• When switching from combination therapy of glimepiride plus metformin as separate tablets, this combination should be administered on the basis of dosage currently being taken.

Administration

This tablet must be swallowed whole and not crushed or chewed.

Interaction

For Glimepiride:
  • Glimepiride is metabolized by cytochrome P450 2C9 (CYP2C9). This should be taken into account when glimepiride is coadministered with inducers (e.g. rifampicin) or inhibitors (e.g. fuconazole) of CYP 2C9.
  • Potentiation of the blood-glucose-lowering efect and, thus, in some instances hypoglycaemia may occur when one of the following drugs is taken, for example: insulin and other, oral antidiabetics; ACE inhibitors; anabolic steroids and male sex hormones; chloramphenicol; coumarin derivatives; cyclophosphamide; disopyramide; fenfuramine; fenyramidol; fbrates; fuoxetine; guanethidine; ifosfamide; MAO inhibitors; miconazole; fuconazole; para-aminosalicylic acid; pentoxifylline (high dose parenteral); phenylbutazone; azapropazone; oxyphenbutazone; probenecid; quinolones; salicylates; sulfnpyrazone; clarithromycin; sulfonamide antibiotics; tetracyclines; tritoqualine; trofosfamide.
  • Weakening of the blood-glucose-lowering efect and, thus raised blood glucose levels may occur when one of the following drugs is taken, for example: acetazolamide; barbiturates; corticosteroids; diazoxide; diuretics; epinephrine (adrenaline) and other sympathomimetic agents; glucagon; laxatives (after protracted use); nicotinic acid (in high doses); oestrogens and progestogens; phenothiazines; phenytoin; rifampicin; thyroid hormones.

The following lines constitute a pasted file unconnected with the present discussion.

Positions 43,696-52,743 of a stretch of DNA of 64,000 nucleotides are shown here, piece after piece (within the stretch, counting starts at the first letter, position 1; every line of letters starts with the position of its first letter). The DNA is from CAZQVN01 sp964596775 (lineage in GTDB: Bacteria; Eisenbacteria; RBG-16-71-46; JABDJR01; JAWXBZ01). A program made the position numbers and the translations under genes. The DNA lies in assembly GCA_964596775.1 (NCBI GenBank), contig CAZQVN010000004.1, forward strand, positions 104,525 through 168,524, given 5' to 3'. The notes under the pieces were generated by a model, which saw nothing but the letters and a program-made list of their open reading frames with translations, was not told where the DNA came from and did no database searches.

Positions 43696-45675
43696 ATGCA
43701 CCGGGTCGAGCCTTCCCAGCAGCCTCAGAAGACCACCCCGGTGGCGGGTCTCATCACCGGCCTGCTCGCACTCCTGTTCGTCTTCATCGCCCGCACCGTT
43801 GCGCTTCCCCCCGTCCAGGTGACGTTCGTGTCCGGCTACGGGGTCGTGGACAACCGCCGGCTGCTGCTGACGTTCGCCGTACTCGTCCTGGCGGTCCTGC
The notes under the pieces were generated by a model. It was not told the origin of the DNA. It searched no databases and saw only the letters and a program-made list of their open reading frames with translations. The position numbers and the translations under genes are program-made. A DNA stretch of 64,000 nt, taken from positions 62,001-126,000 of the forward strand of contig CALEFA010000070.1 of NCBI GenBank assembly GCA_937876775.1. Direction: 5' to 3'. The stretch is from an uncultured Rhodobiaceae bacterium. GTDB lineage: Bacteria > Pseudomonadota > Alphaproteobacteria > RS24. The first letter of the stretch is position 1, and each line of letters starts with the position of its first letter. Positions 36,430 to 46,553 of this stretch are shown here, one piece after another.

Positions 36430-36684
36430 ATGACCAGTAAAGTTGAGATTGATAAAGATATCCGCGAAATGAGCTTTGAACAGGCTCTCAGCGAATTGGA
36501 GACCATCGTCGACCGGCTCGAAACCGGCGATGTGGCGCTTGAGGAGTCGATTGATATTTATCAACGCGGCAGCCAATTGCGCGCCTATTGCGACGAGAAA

• H2 receptor antagonists, beta-blockers, clonidine and reserpine may lead to either potentiation or weakening of the blood-glucose-lowering efect. Under the infuence of sympatholytic drugs such as beta-blockers, clonidine, guanethidine and reserpine, the signs of adrenergic counter-regulation to hypoglycaemia may be reduced or absent.
  • Both acute and chronic alcohol intake may potentiate or weaken the blood-glucose-lowering action of glimepiride in an unpredictable fashion.
  • The efect of coumarin derivatives may be potentiated or weakened.
  • Bile acid sequestrant: Colesevelam binds to glimepiride and reduces glimepiride absorption from the gastrointestinal tract. Glimepiride should be administered at least 4 hours prior to colesevelam.
For Metformin: Concomitant use not recommended:
  • Alcohol: Alcohol intoxication is associated with an increased risk of lactic acidosis, particularly in case of fasting, malnutrition or hepatic insufciency. Avoid consumption of alcohol and alcohol-containing medications